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Faith Schwartz on the latest trends in housing regulation and policy

Faith Schwartz shares her thoughts on the state of housing legislation

In this series of interviews, we focus on the people who are shaping the state of housing at the top — the policy and regulation experts. The FHFA and the GSEs are essential to painting the picture of today’s housing market and industry trends. To help shed some light in this area, several of the 2022 HousingWire Vanguard honorees shared their insights on what’s happening at the federal level that’s going to affect housing this year and into 2023.

Faith Schwartz, CEO at Housing Finance Strategies

Faith Schwartz, CEO at Housing Finance Strategies

HousingWire: Which trends in housing regulation are you and your team most focused on as we move into 2023?

Faith Schwartz: The central tenet of our practice and my work throughout my professional career has been the consumer. We continue to put the consumer front and center as we view this economic cycle of increasing interest rates and inflation.

These headwinds impact consumer capacity to qualify for new mortgages and maintain homeownership. Against the grain of these challenges is a robust marketplace for jobs, so we see opportunities to modernize the mortgage application process through smart technology. This starts with origination innovation such as the use of “credentialed” bank statements to measure the ability to pay and includes enhancements to property valuation such as 3D scanning to deliver more precision and automation to the appraisal process.

Modernization and automation are critical focus areas for our team as we seek to create a mortgage market that leverages source data so all downstream participants can benefit from improved risk management and transparency.

HW: As a 2022 Vanguard honoree, what has been your proudest accomplishment?

FS: Success for all this year can be measured collectively through how we managed the COVID-19 pandemic. I am proud of the Help for Home alliance we brought to market and the broad participation of 60 mortgage servicers and over 120 nonprofits. This work helped to align parties and ensure no COVID-19 pandemic-impacted borrower was left behind.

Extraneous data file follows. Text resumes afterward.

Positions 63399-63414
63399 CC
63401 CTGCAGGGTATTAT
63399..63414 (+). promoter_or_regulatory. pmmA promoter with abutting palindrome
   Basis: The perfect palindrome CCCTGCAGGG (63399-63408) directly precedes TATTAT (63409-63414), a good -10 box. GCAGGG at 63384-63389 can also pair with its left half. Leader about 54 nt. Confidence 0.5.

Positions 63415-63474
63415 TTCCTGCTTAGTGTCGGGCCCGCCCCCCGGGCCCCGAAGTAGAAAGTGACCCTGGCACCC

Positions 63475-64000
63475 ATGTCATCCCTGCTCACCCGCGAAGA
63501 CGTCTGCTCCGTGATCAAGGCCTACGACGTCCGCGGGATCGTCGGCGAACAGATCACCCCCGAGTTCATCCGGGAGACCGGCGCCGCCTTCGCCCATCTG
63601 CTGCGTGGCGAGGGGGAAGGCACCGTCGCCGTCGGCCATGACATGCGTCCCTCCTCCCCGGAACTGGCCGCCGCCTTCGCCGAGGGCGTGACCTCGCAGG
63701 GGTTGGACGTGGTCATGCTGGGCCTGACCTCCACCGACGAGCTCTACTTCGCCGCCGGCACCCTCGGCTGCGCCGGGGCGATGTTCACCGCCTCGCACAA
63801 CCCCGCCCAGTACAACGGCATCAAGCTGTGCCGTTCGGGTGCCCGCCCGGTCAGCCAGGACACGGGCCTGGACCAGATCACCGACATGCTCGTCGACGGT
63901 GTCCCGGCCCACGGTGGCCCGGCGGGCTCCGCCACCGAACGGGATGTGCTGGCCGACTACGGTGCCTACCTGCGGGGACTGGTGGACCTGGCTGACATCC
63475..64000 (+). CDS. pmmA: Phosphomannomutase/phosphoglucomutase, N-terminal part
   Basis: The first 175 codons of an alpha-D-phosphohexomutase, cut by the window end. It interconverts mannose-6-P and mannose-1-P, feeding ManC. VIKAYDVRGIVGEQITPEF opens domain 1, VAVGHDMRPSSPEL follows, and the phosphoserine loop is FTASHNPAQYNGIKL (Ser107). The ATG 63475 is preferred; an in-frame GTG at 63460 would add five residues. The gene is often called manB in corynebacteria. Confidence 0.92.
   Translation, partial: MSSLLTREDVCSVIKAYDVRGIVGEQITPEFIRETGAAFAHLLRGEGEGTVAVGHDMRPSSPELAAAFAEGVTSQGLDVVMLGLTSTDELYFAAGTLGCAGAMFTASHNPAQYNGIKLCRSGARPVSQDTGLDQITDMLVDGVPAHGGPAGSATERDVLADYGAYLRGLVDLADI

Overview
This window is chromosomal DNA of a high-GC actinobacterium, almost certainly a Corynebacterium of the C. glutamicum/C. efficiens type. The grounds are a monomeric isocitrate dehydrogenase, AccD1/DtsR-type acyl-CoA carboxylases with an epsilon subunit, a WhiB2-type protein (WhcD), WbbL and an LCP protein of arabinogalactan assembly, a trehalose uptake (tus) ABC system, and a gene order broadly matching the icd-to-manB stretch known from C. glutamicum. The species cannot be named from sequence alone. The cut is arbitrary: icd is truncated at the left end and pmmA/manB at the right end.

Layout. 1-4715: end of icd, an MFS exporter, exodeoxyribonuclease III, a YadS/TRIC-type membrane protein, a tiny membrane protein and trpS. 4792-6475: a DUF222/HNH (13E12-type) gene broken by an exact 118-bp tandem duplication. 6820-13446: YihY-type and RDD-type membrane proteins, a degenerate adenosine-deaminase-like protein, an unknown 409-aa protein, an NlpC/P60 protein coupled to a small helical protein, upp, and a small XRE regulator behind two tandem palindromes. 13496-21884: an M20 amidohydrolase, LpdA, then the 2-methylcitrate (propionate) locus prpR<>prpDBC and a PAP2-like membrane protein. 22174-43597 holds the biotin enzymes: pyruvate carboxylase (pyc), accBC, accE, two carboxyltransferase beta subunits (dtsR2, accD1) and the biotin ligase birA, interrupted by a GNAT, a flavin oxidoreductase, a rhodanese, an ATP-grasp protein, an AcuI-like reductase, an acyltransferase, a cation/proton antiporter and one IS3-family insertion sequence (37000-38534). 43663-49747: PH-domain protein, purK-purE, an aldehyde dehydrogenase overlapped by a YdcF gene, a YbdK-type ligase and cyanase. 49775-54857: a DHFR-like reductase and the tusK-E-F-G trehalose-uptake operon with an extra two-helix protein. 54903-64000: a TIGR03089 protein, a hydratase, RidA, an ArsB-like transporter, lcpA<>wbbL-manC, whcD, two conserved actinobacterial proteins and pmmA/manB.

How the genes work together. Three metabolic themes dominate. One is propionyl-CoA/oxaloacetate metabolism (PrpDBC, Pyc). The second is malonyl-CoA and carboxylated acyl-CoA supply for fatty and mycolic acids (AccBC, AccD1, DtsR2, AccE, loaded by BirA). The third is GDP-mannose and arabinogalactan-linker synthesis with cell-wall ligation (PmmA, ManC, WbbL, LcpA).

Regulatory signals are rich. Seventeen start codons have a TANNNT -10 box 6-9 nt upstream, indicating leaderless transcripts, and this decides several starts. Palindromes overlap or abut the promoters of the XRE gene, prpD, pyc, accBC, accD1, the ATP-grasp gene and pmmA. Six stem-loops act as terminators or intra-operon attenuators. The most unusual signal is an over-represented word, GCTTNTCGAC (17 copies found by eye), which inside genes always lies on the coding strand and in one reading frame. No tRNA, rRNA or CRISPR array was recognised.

As I think back to my days leading the HOPE NOW Alliance, I am very pleased with how the industry stepped up to the challenge and rallied for the benefit of the consumer. We have done good work here, and I am the first to acknowledge the success of the CARES Act forbearance and maintaining homeownership for those impacted by the COVID-19 pandemic.

HW: What major changes in federal regulation and legislative policies should people be paying more attention to?

FS: The Biden administration set forth an ambitious housing agenda, and FHFA Director Thompson, HUD Secretary Fudge and Ginnie Mae President McCargo have spoken quite clearly to the imbalance in our housing system. They have framed policy in a lens to move the needle on the homeownership gap.

As I talk to the industry and our clients at Housing Finance Strategies, I shine a bright light on paying close attention to how we as an industry can address this challenge. I see great opportunities through Special Purpose Credit Programs, and our senior advisor Jeff Jaffee has provided thought leadership on the challenges and business solutions that we can seek. We all should be paying greater attention to the homeownership gap.

HW: If you had the power to implement one piece of housing regulation today, what would you implement?

FS: That’s an interesting question because the needs across the board are so extensive. However, if I had to choose one regulation to implement through a magic wand, I would choose climate policy. The industry has great intelligence on climate, but the consumer does not. We should be rolling out policy now to create a more informed consumer, plus we should provide qualification incentives to begin this long process of remediation where necessary and prepare for the very real climate risks on the near-term horizon.

I worry climate risk may disproportionately impact those who can least afford it. As I have throughout my career, we have to look at climate risk through the eyes of the consumer and implement policies accordingly.

HW: Heading into 2023, what do you think the government will be focused on when it comes to housing?

FS: Having worked through many tough economic cycles throughout my career, I believe the government will focus on the challenges that this interest rate environment will present. Offsetting inflation will be a key focus area of the government, and I anticipate we will see a continued focus on the homeownership gap through innovation in products, services and credit scoring to name a few. I also expect to see more from the PAVE task force in 2023. This will include greater use of technology to eradicate bias from the process, but also I see the start of a movement toward an alternative workforce, one that can bring significant change and diversity to the workforce. At Housing Finance Strategies, we are so excited to continue our efforts to work with the government and our clients to shape the mortgage markets of tomorrow in 2023.

This interview was originally published in the October/November issue of HousingWire Magazine. To view the full issue, click here

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